My name is Amanda Andraos; I am 19 years old and have MSUD (Maple Syrup Urine Disease). I was diagnosed at 9 days old by doctors at the University of North Carolina hospital, and have been closely monitored since then. My early years in school, weren’t very difficult; I would take my formula in a container and just add water and drink it with my lunch. As for the food, kids used to ask why. I would simply say its how God made me. Dealing with my diet as I got older became a lot easier, simply because I became more dependent on myself instead of on my parents. I would love to say that from my experience my parents were very helpful while I was younger and now that I’m depending on myself I have learned so much. I graduated high school in 2005, and then I went straight to college. I started out at a community college to get my electives out of the way and now I’m attending the University of North Carolina at Greensboro and plan to major in nutrition. I chose nutrition due to the fact that my nutritionist Dr. Diane Frazier has been a great help with keeping up with my records and helping me learn how to take care of my own dietary needs. She has been there for me when I needed her for a simple recipe or even to ask why I am limited to only a certain amount of protein a day. Her motivation and understanding has changed my view on life and I would love to help younger children that suffer from any metabolic issues to become independent like she helped me. Another dream of mine is to help younger children with MSUD or PKU understand that it’s not a disorder, it’s life. You are able to do what you want if you put your mind to it. I attended the metabolic camp last year and saw that some of the girls were down about having their disorders, but the counselors set the bar high and showed the girls it’s not a burden to life it’s a gift from God and we need to take it and make it our own. By making it our own I mean to make something of oneself. Be who you want to be.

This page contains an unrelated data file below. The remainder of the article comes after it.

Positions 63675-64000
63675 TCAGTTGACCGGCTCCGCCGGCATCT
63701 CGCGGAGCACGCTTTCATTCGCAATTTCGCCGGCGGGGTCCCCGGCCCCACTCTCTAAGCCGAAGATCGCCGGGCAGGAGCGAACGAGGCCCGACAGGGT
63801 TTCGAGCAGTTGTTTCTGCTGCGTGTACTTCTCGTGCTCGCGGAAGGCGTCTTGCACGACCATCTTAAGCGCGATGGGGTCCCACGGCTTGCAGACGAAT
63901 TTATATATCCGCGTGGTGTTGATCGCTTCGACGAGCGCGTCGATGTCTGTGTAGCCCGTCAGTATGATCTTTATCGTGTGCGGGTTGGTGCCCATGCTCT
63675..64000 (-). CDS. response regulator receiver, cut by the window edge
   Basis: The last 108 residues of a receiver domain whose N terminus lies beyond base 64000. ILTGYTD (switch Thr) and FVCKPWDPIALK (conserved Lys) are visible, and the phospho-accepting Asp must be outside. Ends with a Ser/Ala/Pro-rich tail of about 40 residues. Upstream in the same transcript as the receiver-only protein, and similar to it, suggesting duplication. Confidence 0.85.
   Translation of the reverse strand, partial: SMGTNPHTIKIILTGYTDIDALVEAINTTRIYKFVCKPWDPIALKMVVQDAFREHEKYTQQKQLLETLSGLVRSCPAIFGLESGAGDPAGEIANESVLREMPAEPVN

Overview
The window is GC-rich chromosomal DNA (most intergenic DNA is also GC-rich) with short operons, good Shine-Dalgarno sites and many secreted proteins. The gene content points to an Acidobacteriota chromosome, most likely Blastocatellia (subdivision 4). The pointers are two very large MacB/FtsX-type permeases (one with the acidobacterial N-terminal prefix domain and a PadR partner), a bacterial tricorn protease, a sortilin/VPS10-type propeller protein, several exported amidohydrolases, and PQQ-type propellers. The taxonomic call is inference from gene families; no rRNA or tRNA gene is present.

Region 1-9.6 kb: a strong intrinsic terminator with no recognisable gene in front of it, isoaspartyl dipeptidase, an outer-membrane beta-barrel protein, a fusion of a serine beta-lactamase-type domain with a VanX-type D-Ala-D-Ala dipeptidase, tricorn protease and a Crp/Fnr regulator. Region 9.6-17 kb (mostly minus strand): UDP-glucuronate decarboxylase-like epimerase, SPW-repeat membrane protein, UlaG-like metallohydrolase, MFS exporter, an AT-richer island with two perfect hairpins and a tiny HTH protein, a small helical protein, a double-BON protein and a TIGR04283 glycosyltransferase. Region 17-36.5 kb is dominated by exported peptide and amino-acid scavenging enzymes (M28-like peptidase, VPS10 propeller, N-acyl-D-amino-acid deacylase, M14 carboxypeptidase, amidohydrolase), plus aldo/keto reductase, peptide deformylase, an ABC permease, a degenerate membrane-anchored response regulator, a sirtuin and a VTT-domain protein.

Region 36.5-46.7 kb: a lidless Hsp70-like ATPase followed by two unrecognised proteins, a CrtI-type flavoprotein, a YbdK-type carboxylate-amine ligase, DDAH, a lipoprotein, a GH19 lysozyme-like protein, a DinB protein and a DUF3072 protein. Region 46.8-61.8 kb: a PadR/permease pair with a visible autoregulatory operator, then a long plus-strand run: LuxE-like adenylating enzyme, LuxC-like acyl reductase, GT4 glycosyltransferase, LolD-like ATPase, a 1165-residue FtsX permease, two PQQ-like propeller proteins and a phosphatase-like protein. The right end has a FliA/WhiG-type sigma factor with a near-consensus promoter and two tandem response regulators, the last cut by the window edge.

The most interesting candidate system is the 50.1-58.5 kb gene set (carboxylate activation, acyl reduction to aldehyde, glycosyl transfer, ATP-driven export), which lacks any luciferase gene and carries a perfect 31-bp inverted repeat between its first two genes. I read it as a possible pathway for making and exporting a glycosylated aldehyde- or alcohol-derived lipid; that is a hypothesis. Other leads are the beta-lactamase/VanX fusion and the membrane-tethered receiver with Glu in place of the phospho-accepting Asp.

Adjusting Protein In An Adult With MSUD

A little over a year ago, in January, Jeff was just not himself. He had limited energy, was not eating well, and often appeared slightly agitated.

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I want to help out, but I don’t know how

Have you ever wanted to help out the MSUD Family Support Group but were unsure about how to contribute? The MSUD Family Support Group is actively looking for volunteers to assist with advocacy and fundraising efforts.

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Cambrooke Foods Hosts Local Event

Cambrooke has been doing cooking demonstrations, social meet ups and educational events for patients, their families and the clinician’s that support them for many years.

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Metformin As A Possible Therapeutic Agent In The Treatment Of MSUD

The MSUD Family Support Group has provided funds to Buck Institute for its preliminary studies investigating metformin

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MSUD Advocacy Update

Healthcare and issues facing the rare disease community have been at the forefront of national conversations over the past 6 months.

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As our legislators headed home for their August break, Rare Disease Legislative Advocates got busy.

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A Child's Life

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